For the avoidance of doubt, the following can be considered in the price of a “cost price split:”
- The original bottle price RRP or other price transparently declared, such as auction or inflated retail price, etc.
- The original postage to get it to the splitter
- Sample bottle costs
- Packaging costs
- Onward postage costs.
Nobody need be out of pocket for sharing whisky, but “Hey, hey, hey, we don’t want to fight no more!”
Below are 4 interesting drams from the recent Whisky Broker outturn which were shared with the community at cost price, and at some considerable effort by Stephen Pedley (aka Whisky Skull).
Whisky Broker Heaven Hill Distillery Corn Whiskey – Review
First Fill Cask. 12 Years Old. 53.5% ABV. £43.
Colour: 9 carat gold.
On the nose: Rose water, halawa, oud, frankincense, vanilla, and an aromatic bonfire.
In the mouth: Sandalwood, peppery sweetness, vanilla, boiled sweets, more oud, and sumac.
I really enjoyed the complexity and exoticism on the nose and palate that transported me to time spent in Oman.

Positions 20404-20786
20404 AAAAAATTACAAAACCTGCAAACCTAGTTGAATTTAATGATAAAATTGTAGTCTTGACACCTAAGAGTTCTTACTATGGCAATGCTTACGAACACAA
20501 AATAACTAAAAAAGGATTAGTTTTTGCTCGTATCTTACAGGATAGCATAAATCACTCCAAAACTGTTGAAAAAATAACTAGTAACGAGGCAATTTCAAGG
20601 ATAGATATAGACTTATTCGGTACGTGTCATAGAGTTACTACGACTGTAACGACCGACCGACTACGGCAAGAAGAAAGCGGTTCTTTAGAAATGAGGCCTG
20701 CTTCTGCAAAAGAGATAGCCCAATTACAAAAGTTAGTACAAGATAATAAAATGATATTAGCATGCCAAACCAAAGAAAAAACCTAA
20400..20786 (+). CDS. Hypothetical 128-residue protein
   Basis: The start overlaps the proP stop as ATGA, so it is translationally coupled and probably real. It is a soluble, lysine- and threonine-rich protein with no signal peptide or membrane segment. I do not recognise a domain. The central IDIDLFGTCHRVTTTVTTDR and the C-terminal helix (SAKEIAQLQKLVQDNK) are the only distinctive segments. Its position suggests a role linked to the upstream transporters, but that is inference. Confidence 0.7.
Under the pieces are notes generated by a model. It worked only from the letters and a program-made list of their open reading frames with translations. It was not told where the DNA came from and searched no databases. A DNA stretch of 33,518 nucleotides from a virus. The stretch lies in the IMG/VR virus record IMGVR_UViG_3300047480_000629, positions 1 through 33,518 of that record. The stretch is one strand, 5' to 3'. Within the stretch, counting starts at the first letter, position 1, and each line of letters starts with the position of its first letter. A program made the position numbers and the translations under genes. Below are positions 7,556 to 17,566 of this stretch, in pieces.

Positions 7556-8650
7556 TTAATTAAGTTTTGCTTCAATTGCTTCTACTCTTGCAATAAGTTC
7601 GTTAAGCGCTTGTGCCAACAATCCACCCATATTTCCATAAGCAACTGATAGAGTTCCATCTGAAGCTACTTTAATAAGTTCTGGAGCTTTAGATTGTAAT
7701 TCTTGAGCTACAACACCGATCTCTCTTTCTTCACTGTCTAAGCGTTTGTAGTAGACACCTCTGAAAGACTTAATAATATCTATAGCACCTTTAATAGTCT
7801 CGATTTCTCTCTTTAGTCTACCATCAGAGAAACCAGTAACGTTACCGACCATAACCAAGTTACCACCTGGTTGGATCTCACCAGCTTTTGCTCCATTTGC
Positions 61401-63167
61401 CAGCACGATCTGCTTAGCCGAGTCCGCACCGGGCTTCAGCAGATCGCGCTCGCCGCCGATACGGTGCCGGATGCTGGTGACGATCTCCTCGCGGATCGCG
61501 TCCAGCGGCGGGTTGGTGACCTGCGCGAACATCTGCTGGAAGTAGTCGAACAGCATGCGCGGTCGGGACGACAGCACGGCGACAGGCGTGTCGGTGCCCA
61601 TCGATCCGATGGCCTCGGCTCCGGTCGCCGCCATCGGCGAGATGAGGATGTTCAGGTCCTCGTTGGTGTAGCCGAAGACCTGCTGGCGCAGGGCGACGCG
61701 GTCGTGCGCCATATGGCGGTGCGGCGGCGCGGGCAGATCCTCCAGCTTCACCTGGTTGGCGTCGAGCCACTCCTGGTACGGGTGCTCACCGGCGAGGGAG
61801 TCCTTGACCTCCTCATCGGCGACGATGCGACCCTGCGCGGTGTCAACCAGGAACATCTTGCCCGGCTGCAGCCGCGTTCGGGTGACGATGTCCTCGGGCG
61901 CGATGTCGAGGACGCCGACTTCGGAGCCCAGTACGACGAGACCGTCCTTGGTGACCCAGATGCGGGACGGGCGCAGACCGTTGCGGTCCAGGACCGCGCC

Whisky Broker Port Dundas Grain Whisky – Review
Hogshead. 12 Years Old. 54.2% ABV. £34.
Colour: Bright gold.
On the nose: A funky whiff, clearing to glue, burnt sugar, fatty and more burnt toffee.
In the mouth: Charcoal, incredible oily texture, candy cigarettes, candyfloss, candied macadamia nuts, hot almond pralines, some dirty sherry, mouth coating long finish.
Well, it does not reference sherry on the bottle or the website, but I am certainly getting the distinctive influence of sherry the longer it is in the glass, or at least some of the properties we associate with sherry. Perhaps the whisky least anticipated from the outturn list; “Young grain whisky? Call me again in 18 years when it will be ready!” But, given the complexity found here, this is an interesting and fun whisky at cask strength for supermarket prices. Amazing it’s still in stock!